YMCA and military bunkers, Fort Barry, Golden Gate National Recreation Area, Sausalito, California, United States


Living in a wasteland filled with relics from the past, encroached by nature, and supported by a vague dream of what’s to come.


When does an empty space turn into that thing called Home?

I once moved into a house I had never seen and did not intend to inhabit very long. Without realizing it, that place became home. It happened so suddenly, and when Home comes- things begin to change. No longer is the space around you simply the space in which you live. The space in which you live becomes loved. It becomes part of you. You care for it as Self; You come to know it, and you accept it faults along with its praises. The chipping paint and cracked floors give voice to memories, and the clock lives at 5:39 forever.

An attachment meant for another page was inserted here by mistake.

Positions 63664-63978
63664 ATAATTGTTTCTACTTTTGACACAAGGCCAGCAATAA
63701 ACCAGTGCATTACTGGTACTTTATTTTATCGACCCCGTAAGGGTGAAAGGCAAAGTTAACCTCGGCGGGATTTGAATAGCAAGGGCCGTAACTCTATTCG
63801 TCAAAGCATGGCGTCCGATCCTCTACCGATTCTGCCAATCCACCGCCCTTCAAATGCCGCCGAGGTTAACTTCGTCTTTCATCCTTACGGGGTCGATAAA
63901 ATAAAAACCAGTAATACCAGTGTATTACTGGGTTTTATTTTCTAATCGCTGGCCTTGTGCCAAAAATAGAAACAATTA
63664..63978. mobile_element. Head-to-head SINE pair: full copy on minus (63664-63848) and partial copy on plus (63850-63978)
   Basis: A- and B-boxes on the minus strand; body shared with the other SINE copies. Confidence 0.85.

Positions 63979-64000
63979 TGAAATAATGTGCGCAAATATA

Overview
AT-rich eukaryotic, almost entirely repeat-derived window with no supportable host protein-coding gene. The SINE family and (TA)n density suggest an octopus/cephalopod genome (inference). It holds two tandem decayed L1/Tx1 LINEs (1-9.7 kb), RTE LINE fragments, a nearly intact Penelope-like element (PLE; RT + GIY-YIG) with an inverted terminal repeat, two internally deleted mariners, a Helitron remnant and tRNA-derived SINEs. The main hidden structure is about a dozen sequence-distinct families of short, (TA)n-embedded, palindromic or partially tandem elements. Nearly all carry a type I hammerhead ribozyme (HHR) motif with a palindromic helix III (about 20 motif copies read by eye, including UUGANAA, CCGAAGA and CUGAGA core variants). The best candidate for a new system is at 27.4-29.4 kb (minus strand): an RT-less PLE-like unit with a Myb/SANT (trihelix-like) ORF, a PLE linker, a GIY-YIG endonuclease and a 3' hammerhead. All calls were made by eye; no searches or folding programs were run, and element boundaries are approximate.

Then came the time when I had to leave that place I called Home. When I left that space and moved my belongings to another location, did Home follow me? Or do pieces of Home stay behind? Perhaps home is less of a stationary object or place, but rather something closer to an idea; an ever-changing cloud of objects, people, ideas, and routines that circle in and out of our daily life.

Enter / Exit

A work in progress documenting entrances (and exits). There’s no deeply profound metadata here; just a few old doors, an old camera, and some Fuji Provia.

“At the door where the latter enters, the former makes its exit.”

Hasselblad 500c/m